My Time With Escher     by Michael Halldorson

(reprinted with the kind permission of the author)


In 1969, by chance, I saw an image of a print in one of the Bay Area newspapers and that print was “Day and Night” by M. C. Escher. I knew instantly that this was my “Holy Grail” and Escher was my Guru. I was a graduate art student with a printmaking emphasis at California State University, Chico. Later I met and got to know another graduate printmaker by the name of David Trufant. He and I went to the Vorpal Gallery in San Francisco to see an Escher exhibit. I had a chance to purchase an Escher print very reasonably, the very same print as in the paper, but I was going to Europe and needed all my money, so I did not. David, his wife Ellen and I went to Europe in June 1970. When we landed at Skipol International Airport, in Amsterdam, I went to the phone booth, looked up M. C. Escher’s name in the phone book, and called Mr. Escher. I could hardly believe it was that easy, he was listed in the phone book, because at that time the whole world wanted a piece of his time. I said “Mr. Escher my name is Michael Halldorson, I am a graduate printmaking student from Chico, California and I must see you.”


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His first words were “I just got rid of two American’s”. He said that I could have fifteen minutes, at three o’clock, on Friday afternoon. I was ecstatic. Then came Friday, I took the Euorail train from Amsterdam to Baarn (the town where Escher lived). I was in town hours early. Sat down in a quaint café with a cup of cappuccino and fantasized what it would be like meeting Escher. What would we have time to discuss in fifteen minutes? Could I possibly get all my questions in that amount of time? Would we just get started and then find it was time to go?
A taxi had me at Escher’s home fifteen minutes early. At precisely three PM I knocked on his door.

I was greeted at the door by Escher’s wife, Jetta, who had a friend over for tea, or so I assumed. I then saw a slight, white-haired man come into the room and he took me back to his studio. I was carrying my best print which was framed. The print was “Pollution I”. Escher looked at it and complimented me on it; although today, and even then, I thought he must have thought “how crude”. I had taken that print to Europe with the intent of presenting it to Escher as homage to him. How presumptuous of me to do so with no way of knowing if I could even get an audience with him.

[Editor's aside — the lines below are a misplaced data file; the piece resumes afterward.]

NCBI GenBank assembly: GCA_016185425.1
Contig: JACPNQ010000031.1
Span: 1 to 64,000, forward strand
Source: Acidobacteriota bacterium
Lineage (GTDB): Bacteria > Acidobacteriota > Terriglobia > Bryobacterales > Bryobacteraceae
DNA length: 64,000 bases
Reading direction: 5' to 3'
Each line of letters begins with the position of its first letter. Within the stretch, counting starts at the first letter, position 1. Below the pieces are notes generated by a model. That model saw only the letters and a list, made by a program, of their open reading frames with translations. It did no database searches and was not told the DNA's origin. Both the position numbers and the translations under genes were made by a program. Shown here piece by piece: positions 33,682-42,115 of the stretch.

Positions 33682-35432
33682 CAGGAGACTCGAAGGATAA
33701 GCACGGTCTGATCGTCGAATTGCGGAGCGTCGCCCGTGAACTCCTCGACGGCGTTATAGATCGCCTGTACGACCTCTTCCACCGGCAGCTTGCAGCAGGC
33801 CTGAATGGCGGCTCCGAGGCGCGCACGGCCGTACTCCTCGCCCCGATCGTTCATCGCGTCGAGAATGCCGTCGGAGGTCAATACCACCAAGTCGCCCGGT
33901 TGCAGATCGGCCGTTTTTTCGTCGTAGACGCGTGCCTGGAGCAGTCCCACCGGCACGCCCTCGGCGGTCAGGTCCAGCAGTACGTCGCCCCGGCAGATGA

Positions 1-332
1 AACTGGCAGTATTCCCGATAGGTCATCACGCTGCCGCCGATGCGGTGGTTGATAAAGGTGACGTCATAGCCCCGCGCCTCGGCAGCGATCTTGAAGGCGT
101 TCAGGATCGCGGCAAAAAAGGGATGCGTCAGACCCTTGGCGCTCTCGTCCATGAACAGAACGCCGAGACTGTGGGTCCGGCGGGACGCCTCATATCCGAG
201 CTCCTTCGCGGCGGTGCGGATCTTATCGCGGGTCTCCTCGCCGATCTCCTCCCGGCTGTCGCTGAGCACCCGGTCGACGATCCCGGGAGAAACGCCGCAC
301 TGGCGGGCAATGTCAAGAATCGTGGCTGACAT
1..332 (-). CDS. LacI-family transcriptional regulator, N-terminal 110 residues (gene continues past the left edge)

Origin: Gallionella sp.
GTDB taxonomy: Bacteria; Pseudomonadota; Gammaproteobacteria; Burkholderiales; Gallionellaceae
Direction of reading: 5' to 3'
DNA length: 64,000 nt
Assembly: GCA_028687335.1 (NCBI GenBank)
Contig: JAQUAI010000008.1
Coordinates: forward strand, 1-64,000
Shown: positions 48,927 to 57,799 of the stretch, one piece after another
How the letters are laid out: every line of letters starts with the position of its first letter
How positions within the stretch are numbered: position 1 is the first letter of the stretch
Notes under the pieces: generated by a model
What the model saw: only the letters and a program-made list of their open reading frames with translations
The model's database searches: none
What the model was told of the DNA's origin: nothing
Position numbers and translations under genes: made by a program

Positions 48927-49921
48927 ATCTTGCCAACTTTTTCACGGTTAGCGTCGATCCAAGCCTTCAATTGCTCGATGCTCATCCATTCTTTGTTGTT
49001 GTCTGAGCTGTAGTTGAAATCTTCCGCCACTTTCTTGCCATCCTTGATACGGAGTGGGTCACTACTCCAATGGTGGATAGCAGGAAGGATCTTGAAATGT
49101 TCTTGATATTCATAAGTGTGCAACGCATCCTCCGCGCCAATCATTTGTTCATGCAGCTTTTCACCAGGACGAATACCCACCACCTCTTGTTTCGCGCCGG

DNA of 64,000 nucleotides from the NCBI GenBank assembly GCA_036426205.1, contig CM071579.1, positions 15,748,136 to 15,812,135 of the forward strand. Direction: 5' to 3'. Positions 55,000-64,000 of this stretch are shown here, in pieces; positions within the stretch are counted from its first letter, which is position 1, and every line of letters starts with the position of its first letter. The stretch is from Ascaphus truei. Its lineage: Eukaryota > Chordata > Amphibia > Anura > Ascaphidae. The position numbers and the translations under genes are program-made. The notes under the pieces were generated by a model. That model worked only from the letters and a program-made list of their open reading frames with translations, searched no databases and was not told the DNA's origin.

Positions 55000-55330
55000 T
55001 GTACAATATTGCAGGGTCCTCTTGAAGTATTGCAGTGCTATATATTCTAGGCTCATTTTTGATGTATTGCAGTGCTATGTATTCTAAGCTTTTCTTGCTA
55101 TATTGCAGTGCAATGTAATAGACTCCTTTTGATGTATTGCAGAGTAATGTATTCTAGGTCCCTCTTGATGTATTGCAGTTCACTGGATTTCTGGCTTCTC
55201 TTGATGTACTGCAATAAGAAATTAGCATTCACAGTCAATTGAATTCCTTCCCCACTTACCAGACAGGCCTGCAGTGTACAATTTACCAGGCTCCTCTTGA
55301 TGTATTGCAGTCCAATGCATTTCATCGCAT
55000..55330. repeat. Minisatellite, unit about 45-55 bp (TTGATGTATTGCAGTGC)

We discussed printmaking and he asked if I would be interested in seeing his latest print and the wood blocks that he carved for it. You might be able to guess that my answer was an emphatic “yes”! The print was “Snakes” the last print he did.

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He showed me how he printed it and I was enthralled and amazed. When I mentioned that the print was perfect, he was quick to point to one line that did not meet up perfectly with its counterpart on the block. Each block was a third of a circle (120 degrees). They were printed by rotating the inked block 120 degrees to connect with the previously printed one. In the middle of the print was a pin hole which he used to rotate the blocks. There were three blocks, one for each color. That is nine separate printings. You would almost need a magnifying glass to see the “imperfection”. To Escher it was a glaring mistake.